Times might be challenging in the agricultural industry, but good things are taking place too. We all know increasing demand for food means farming is here for the long haul. Farmers and ranchers are looking to invest in technology, expand their operations and diversify.
Traditional lenders know this too, but they operate under a business model that requires they be right at least 98% of the time. Don’t blame your bank for being too conservative. If a farm or other ag-related business fits into this model, it can borrow at very low rates. On the capital spectrum, bank debt might be the most conservative, but it’s also usually the cheapest. Agriculture’s growing capital needs for expansion, diversification and other ventures are often deemed too risky for the institutions that currently serve the industry. At the same time, traditional lenders are reining in credit policy exceptions, making it tougher for farmers and ag businesses to increase their borrowings or even renew credit.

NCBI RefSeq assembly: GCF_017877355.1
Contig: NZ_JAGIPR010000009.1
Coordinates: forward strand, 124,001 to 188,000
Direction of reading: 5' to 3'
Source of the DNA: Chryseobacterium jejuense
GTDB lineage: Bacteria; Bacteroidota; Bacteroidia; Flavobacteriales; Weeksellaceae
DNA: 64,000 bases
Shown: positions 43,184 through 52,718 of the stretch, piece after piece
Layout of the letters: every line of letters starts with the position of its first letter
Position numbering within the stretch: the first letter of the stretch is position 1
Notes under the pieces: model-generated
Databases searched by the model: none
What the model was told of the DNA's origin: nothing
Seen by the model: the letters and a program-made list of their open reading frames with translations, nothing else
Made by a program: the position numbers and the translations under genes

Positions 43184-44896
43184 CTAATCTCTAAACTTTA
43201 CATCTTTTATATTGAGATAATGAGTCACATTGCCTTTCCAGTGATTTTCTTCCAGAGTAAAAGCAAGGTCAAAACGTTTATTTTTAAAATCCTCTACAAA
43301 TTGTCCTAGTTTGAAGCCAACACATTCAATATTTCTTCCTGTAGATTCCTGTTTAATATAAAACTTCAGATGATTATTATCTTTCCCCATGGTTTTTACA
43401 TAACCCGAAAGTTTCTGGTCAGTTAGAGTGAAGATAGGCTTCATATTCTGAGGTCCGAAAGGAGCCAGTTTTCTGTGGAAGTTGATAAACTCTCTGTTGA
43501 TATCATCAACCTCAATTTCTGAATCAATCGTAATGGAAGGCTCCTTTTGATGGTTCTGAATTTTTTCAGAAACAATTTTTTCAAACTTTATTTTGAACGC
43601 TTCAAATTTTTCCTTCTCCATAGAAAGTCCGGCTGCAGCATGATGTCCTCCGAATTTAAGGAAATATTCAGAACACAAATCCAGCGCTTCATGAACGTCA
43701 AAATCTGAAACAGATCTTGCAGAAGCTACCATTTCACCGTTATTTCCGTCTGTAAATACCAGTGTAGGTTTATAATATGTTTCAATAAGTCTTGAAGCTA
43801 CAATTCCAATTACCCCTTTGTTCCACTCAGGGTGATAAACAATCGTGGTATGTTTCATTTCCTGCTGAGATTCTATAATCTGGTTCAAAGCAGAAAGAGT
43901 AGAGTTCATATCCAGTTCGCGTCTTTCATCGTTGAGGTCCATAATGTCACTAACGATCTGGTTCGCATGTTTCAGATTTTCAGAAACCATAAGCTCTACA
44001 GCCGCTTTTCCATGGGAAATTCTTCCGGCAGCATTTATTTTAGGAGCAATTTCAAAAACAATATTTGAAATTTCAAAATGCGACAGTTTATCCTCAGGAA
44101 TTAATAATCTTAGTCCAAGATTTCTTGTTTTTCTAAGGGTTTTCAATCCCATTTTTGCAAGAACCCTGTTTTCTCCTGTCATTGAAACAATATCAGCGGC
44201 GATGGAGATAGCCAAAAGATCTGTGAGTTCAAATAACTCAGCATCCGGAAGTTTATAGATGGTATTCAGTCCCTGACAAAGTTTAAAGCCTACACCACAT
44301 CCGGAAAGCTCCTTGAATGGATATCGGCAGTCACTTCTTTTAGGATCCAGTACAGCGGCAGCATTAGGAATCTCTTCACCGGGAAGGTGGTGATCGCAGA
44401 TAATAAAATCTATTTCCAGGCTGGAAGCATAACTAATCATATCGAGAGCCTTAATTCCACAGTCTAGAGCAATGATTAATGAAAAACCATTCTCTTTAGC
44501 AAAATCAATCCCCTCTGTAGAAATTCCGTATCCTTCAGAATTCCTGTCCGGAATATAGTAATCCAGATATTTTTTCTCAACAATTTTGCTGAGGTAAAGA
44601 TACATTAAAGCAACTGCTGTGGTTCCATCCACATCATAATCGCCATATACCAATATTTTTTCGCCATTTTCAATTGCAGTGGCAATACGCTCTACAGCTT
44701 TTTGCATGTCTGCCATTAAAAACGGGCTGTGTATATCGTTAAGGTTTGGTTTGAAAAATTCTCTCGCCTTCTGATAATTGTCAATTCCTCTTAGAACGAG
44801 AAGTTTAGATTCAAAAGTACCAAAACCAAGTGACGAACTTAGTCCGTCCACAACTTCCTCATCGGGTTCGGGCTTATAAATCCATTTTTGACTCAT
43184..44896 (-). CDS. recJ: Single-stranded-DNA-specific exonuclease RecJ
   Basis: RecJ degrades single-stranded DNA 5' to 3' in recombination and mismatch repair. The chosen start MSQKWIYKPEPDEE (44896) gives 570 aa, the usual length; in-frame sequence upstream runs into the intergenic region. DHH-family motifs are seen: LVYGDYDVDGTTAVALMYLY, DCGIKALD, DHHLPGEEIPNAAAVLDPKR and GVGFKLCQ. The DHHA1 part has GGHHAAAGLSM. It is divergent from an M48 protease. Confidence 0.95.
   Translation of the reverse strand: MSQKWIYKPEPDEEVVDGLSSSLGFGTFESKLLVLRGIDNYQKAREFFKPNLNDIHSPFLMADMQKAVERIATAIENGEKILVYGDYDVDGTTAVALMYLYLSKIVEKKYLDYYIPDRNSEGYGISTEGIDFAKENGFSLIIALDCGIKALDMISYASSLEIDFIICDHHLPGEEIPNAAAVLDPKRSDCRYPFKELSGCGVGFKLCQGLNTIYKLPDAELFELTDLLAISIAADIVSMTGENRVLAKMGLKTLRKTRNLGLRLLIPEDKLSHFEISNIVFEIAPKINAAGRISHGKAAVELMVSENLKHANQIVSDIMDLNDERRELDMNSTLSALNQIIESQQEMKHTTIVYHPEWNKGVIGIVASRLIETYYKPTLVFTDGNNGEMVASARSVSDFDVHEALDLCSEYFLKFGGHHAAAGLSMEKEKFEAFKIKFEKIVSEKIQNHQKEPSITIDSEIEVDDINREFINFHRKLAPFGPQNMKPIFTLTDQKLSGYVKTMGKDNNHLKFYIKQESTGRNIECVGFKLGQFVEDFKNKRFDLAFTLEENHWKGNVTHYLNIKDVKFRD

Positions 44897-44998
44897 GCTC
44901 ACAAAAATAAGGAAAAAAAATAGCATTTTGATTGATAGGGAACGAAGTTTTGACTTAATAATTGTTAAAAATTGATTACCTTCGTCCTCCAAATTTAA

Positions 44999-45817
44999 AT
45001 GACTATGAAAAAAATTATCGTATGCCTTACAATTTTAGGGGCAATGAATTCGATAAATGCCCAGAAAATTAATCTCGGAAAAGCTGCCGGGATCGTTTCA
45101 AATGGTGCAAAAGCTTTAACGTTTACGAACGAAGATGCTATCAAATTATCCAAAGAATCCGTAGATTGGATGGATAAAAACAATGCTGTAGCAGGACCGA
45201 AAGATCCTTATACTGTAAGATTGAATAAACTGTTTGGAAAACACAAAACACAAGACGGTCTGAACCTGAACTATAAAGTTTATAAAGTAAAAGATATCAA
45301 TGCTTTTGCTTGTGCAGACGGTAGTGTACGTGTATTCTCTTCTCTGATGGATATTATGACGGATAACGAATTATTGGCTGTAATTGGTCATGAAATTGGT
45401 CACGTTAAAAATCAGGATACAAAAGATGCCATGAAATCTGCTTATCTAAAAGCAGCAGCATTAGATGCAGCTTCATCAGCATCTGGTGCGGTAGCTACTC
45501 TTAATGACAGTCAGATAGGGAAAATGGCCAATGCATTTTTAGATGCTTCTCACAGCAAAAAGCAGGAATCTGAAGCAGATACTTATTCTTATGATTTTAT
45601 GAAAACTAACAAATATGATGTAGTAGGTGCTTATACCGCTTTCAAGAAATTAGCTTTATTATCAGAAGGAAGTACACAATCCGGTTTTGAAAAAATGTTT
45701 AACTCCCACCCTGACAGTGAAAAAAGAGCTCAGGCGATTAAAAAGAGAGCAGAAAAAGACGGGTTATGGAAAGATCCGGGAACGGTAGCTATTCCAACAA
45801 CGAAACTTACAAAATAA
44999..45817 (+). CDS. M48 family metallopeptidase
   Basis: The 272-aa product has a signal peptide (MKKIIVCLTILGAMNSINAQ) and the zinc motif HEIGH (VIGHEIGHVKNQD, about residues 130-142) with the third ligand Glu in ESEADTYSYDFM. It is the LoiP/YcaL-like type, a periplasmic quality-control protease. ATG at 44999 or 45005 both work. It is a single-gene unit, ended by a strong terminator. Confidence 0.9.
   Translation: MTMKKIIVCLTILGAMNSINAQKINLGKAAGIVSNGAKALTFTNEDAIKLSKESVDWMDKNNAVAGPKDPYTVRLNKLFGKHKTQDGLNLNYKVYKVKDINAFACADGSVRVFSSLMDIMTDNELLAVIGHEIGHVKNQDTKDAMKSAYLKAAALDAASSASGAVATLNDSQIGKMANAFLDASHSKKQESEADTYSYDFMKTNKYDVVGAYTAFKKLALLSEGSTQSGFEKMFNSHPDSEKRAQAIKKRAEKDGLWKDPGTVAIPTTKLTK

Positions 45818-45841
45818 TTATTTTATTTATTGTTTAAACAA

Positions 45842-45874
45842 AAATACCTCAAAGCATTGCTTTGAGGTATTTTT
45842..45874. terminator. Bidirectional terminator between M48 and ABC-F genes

Agriculture’s future offers tremendous opportunity for capital providers outside of traditional financial institutions. Who are these alternative lenders? They are publicly traded firms, private companies, even individuals. They are flush with capital and looking for opportunities to make even more money. They don’t have many of the regulatory pressures of traditional banks. They are willing to take higher risks, which means their capital will come with higher rates. Alternative lenders focus less on historical performance and collateral and bring a more aggressive and open-minded approach to what’s possible, great ideas, strong management teams and new directions. We desperately need this kind of thinking and money at the table in the ag industry.
Every other industry has alternative lenders financing distressed and growing companies alike. I continue to be dismayed at the lack of alternative capital available to serve an industry where the long-term opportunities are indisputable. Adding to this confusion is the fact farm banks have outperformed other banks in the past few years. In other words, even in recent tough times, agricultural lenders have generally been more profitable than other lenders. Alternative lenders should be eager to fund the industry where the banks are making more money.
To be clear, I’m not just talking about financing distressed operations. The real opportunity for non-traditional lenders lies with progressive, growing and healthy farms eager to explore new ventures and need a different type of capital to get there.
The opportunity to connect agriculture with a new legion of financial providers is much needed and exciting. It’s time to make those introductions for the future of farming.